Articles by "When They Were Juniors"
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The fourteen year old Daria Elizarova connected her switch leap (C) to a forward tuck (D), with no single pause between both elements. The combination is worth 0.1 connection bonus.

She competed a back handspring (B) to two layout step outs (C), worth 0.1 connection bonus and 0.1 series bonus, a split jump with full turn (D), straddle pike position (C), tuck jump with one and a half turn (D) and a full turn with leg below horizontal (A).

She then attempted to do the acrobatic series of Onodi (D) to forward aerial (D) to side somi (D). It would have been worth 0.1 series bonus, had it been successfully connected. She performed a sheep jump (C), a sissone (A) to a wolf jump with full turn (D) and ended her routine with a double back tuck (D).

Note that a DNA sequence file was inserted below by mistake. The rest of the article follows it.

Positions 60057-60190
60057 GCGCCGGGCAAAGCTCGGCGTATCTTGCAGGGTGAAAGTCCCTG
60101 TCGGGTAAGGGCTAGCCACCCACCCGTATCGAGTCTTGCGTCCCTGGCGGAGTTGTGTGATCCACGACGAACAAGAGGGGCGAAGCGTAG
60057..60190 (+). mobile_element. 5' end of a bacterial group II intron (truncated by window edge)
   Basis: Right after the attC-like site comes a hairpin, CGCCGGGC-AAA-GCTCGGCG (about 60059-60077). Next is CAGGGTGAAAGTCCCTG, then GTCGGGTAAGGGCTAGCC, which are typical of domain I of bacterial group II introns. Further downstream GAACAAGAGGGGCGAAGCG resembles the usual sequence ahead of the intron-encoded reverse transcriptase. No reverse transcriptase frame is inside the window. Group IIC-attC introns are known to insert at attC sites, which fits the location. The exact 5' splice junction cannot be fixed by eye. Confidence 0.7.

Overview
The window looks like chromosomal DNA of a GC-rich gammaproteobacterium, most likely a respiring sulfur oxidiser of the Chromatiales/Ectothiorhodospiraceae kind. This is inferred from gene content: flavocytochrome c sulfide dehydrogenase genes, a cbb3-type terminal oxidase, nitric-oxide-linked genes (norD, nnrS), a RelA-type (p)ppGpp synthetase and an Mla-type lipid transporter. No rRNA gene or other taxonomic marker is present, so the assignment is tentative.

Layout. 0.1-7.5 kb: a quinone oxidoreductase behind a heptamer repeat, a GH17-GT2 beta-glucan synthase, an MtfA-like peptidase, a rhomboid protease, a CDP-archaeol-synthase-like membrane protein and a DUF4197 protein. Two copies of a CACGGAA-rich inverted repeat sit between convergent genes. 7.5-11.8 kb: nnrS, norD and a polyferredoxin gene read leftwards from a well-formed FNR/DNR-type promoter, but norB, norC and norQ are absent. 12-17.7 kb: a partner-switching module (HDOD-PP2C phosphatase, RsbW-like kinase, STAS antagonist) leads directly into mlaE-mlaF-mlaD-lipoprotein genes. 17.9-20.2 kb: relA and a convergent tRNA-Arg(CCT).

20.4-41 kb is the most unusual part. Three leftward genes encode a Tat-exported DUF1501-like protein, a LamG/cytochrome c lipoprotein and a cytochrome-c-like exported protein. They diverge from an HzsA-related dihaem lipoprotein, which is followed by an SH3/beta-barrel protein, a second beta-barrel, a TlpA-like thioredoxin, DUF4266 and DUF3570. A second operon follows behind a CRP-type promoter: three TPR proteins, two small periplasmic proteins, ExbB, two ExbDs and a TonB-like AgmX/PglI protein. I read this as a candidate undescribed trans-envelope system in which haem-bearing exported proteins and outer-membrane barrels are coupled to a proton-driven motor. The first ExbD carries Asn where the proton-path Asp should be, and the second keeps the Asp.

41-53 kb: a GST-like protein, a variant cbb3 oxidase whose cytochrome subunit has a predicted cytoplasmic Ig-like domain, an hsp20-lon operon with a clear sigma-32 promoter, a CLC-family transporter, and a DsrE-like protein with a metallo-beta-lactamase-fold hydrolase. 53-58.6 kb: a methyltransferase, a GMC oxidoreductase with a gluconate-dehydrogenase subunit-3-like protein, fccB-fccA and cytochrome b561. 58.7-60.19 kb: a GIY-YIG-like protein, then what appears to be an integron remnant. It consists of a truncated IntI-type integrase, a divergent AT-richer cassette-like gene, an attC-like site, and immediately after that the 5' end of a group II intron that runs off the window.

The routine took place in 2005. Elizarova turned senior in 2007 where she was an alternate for the 2007 Russia's World team. According to Between The Olympics blog, she was originally on the 2008 Russian Olympic team but had to give up her spot due to an illness.

In 2010, she started competing for Uzbekistan. She competed at 2011 World championships and was alternate to Luiza Galiulina at 2012 Olympic Games. However, she switched back to her native country and competed at the Russian cup in 2013. She competed at the 2015 Universiade Games where she finished first with the team, third on vault and second on floor exercise.

She competed at 2016 Vornin cup where she won gold in the all around and on balance beam.